Political party stability is at stake as opportunism holds sway; we know the two do not go together. Members of a party do their own thing and cannot be sacked. Minister Wijeyadasa Rajapakshe is formally a UNP member but he can take any line free from the thinking of that Grand Old Party. He enjoys the best of both worlds as he can both win elections from that party and act contrary to its policies. Gone are the days when we had gentlemen who would resign from the portfolio and the party upon serious disagreement.

The lesson to society-at-large is disastrous. “Your word is your honour” – we used to hear that being said in our school days. No more of that rubbish! We are yet to receive the list of politicos involved in that vast network led by alleged drug kingpin Makandure Madush now sighing in Dubai Police remand. Drugs kill our youth and destroy whole families. But why bother? We can make quick bucks in a big way.


Constitutional Council composition

With this background preamble out of our way, let’s now get back to the primary issue at hand, namely, WR’s scathing attack on the Constitutional Council. The Prime Minister explained in Parliament how the CC plays and what its composition is. Speaker Karu Jayasuriya has also done that both in Parliament and in a publication (Sunday Observer). It is clear the 10-member council has been structured to be independent of the hold of any single political party or political leader. The Prime Minister and Leader of Opposition are in it and they sometimes take joint decisions. The Speaker chairs it and he represents Parliament. The following are relevant extracts of the Speaker’s aforesaid publication:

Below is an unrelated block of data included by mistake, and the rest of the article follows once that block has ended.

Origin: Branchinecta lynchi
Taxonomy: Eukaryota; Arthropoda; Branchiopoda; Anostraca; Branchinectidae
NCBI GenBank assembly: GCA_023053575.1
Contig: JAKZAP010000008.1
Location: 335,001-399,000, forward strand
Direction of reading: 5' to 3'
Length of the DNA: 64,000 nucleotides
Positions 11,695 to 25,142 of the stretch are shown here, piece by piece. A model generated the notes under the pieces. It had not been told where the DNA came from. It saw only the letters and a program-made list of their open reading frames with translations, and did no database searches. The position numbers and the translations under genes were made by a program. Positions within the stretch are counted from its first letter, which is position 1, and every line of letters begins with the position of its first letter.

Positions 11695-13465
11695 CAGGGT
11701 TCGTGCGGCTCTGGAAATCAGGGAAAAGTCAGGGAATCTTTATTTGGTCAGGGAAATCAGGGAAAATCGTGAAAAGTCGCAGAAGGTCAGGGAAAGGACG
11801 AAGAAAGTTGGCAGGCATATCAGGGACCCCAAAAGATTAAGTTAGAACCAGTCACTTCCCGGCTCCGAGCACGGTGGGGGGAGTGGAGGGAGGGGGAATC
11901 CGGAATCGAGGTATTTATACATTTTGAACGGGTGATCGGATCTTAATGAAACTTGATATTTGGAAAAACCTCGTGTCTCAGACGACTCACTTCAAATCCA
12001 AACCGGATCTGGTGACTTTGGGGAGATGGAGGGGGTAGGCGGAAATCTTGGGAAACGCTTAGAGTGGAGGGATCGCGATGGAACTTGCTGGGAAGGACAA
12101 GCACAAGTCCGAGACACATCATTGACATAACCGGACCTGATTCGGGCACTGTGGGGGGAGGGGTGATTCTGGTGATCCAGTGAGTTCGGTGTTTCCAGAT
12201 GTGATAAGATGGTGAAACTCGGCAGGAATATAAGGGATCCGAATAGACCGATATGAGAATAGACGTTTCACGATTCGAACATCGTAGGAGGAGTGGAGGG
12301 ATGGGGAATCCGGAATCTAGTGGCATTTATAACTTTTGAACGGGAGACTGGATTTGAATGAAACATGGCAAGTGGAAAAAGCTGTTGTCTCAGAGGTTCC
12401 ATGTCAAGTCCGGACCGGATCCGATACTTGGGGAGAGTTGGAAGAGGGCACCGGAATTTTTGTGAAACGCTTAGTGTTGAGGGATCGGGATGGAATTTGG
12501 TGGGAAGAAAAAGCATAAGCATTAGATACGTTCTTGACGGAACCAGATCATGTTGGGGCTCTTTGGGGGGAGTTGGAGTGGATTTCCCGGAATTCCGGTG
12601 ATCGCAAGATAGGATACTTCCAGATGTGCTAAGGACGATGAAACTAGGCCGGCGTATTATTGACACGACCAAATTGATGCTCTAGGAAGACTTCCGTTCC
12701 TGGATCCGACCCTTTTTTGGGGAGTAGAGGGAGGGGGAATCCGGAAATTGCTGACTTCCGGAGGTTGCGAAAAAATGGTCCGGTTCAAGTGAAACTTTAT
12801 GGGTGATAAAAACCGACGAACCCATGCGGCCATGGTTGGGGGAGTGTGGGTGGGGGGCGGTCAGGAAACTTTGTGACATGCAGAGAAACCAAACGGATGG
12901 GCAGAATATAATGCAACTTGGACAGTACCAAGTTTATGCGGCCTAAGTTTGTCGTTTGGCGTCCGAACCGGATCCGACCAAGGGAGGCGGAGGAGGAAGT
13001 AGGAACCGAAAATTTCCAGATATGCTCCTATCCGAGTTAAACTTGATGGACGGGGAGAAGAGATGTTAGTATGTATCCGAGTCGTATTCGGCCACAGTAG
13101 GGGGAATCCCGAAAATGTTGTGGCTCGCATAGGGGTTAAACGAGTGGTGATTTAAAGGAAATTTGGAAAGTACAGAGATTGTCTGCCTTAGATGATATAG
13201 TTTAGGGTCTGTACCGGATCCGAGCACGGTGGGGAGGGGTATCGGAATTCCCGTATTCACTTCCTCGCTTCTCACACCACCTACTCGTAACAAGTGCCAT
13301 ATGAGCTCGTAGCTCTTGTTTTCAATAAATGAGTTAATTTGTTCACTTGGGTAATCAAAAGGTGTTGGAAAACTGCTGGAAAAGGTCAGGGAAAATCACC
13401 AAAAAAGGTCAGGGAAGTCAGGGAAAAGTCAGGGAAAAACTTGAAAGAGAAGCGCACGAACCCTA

“The Constitutional Council was set up in July 2015 through the 19th Amendment of the Constitution, which introduced Chapter VII A to the Constitution. Prior to the 19th Amendment, the ‘independent’ commissions such as the Elections Commission and National Police Commission were either defunct or hamstrung by political influence. Judicial appointments, and posts such as Attorney-General, Auditor-General and Inspector General of Police were filled unilaterally by the executive President. 


Is Sri Lanka destined to be a nation of sheep that needs a government of wolves?